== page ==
Most of the components that comprise the report are known well in advance, meaning that GDP tends to be well anticipated. If, however, the figure does differ from expectations, it does have the potential to cause significant market movement.

Industrial New Orders

It is a measure of the value of new contracts for goods produced by the industrial sector.

The two headline figures released are percentage changes: one an annualised change and one for month-on-month.

Although manufacturing only contributes to around 25% of GDP in the euro area, the sector is largely responsible for volatility in the GDP. A high or rising figure indicates increased production in the industrial manufacturing sector, and therefore may point towards a rising GDP.

Industrial Production

It is a report that measures the change of output of the industrial sector (eg, manufacturing, energy, etc).

The figure may be adjusted to take into account seasonal variations in production and/or for the number of working days in the given period.

The industrial sector constitutes one quarter of the GDP of the euro area, but is responsible for far more than 25% of the volatility in GDP. Economic downturns/upturns are usually manifested more in the industrial sector than other sectors that contribute significantly to GDP.

M3 (Money supply)

It is a measure of all currency in circulation, large time deposits, institutional money-market funds, repurchase agreements, debt securities and larger liquid assets. It is an important inflationary indicator, as the exchange rate is affected by monetary expansion.

An increase in M3 is positive (bullish) for the euro whereas a decrease is seen as negative (bearish).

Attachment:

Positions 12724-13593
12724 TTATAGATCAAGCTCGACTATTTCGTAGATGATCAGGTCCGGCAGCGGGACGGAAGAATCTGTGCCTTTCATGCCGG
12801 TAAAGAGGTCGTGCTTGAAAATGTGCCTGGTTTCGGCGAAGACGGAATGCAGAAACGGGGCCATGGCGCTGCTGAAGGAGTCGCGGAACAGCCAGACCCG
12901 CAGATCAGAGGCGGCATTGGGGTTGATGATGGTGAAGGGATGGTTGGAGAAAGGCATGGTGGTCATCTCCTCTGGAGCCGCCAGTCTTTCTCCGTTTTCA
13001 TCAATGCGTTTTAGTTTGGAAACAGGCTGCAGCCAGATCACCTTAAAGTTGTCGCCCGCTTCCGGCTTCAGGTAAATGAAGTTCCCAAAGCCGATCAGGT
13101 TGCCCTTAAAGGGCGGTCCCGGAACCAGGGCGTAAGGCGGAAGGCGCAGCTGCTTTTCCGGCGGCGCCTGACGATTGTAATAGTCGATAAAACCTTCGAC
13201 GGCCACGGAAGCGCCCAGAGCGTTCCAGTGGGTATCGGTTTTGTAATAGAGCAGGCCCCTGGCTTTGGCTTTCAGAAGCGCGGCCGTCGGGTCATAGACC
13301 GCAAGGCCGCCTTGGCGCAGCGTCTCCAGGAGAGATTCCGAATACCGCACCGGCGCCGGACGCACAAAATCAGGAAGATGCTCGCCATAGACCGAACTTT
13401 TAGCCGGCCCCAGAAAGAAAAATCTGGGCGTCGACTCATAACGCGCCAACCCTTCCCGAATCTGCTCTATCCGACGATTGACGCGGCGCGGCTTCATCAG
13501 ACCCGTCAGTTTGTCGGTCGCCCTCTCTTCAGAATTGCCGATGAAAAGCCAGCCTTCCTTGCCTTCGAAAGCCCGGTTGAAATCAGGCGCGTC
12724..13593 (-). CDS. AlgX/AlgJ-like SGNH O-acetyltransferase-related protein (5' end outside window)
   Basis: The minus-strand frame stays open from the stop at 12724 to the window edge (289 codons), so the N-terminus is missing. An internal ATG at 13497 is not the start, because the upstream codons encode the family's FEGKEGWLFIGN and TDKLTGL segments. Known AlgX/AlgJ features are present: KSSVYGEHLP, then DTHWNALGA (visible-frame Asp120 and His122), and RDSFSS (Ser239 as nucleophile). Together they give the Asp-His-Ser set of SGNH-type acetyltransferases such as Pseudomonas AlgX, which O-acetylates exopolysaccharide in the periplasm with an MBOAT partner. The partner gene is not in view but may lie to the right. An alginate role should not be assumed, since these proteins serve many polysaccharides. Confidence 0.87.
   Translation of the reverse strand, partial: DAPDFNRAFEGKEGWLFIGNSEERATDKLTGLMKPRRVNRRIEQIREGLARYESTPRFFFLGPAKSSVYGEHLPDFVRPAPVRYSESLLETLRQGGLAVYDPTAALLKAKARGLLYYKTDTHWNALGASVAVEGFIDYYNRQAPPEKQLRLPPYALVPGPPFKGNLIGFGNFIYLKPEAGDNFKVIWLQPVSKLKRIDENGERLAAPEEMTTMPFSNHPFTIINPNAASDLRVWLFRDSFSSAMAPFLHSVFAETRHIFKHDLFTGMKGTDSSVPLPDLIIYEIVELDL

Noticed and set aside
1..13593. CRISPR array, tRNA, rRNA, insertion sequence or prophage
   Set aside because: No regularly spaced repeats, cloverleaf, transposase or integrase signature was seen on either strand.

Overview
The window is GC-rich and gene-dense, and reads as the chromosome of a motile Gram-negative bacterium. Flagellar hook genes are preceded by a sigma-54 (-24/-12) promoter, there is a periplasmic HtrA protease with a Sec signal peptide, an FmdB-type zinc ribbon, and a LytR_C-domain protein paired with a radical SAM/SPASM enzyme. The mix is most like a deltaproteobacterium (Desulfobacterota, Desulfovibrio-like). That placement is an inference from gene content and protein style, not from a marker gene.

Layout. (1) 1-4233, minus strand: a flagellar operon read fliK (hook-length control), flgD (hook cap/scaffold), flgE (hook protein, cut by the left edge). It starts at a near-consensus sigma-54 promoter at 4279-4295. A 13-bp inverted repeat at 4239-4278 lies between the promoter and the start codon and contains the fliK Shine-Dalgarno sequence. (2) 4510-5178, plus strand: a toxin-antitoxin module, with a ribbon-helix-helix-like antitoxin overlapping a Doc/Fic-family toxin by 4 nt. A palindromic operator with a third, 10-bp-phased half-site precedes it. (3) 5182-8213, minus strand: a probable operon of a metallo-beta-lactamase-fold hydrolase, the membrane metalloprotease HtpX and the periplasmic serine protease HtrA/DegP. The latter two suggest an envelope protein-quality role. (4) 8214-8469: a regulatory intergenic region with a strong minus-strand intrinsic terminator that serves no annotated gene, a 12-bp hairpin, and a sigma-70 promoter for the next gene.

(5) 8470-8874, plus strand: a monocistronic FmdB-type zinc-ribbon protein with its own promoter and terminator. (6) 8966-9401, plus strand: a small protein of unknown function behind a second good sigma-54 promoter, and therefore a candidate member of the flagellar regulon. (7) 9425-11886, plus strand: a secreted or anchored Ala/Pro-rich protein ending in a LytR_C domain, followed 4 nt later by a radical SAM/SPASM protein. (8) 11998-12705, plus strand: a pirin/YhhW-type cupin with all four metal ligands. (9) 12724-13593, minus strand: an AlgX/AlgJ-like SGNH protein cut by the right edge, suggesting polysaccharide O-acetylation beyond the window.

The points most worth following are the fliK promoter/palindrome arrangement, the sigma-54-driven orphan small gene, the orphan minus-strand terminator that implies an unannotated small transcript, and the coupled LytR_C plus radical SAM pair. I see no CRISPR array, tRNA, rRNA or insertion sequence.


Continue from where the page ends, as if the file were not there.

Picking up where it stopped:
OECD Leading Indicator

A measure of the prospects for the economy of euro area as a whole, intended to give early-warning indications of signs of growth or expansion. The report is provided by the OECD, one of the foremost international economic research institutions, who measure a number of indicators that are generally accepted to precede economic expansion or contraction. The report is designed to provide more of a guide to the direction in which the economy is moving, rather than a measure of the magnitude of any movement.

As well as providing possible insights into the direction of the overall eurozone economic environment, the release has the potential to move euro exchange rates. The headline figure is an index using 100 as the base point; a high reading is generally bullish for the euro and a low reading as bearish.

PMI Services

This is a monthly survey of purchasing managers across Germany, France, Ireland, Italy and Spain that measures business conditions in the services sector. Together, these five countries make up approximately four fifths of the total service sector of the EMU.

The responses recorded by the survey are used to compile an index, the headline figure of which indicates growth above a figure of 50, but contraction beneath 50 (50 represents the so called 'boom-bust' line).

The services industry constitutes a major chunk of the total GDP of the euro area (about two thirds) and therefore any indicator of how this industry is doing also points the way as to how the overall economy is faring. A higher PMI Services level indicates a trend for increased productivity and employment in the service sector, and suggests a healthy economy.

PMI Manufacturing

It is a monthly survey of manufacturing sector activity.

The survey gives an idea of the economic outlook as figures tend to match the overall state of the economy. A high PMI indicates an increase in materials purchased, and a figure above 50 indicates positive business conditions.

Trade Balance

It is the difference between exports and imports of Euro-zone goods and services.

A positive Trade Balance, when the value of exports exceeds the value of imports, indicates a trade surplus.

A negative figure results when imports are greater than exports and indicates a trade deficit.

The headline figure for Trade Balance is expressed in billions of euros, and normally released with a year-on-year percentage change.

The Trade Balance is one of the largest components of the euro area's Balance of Payment, and hence can potentially provide key information about economic pressures affecting the value of the euro.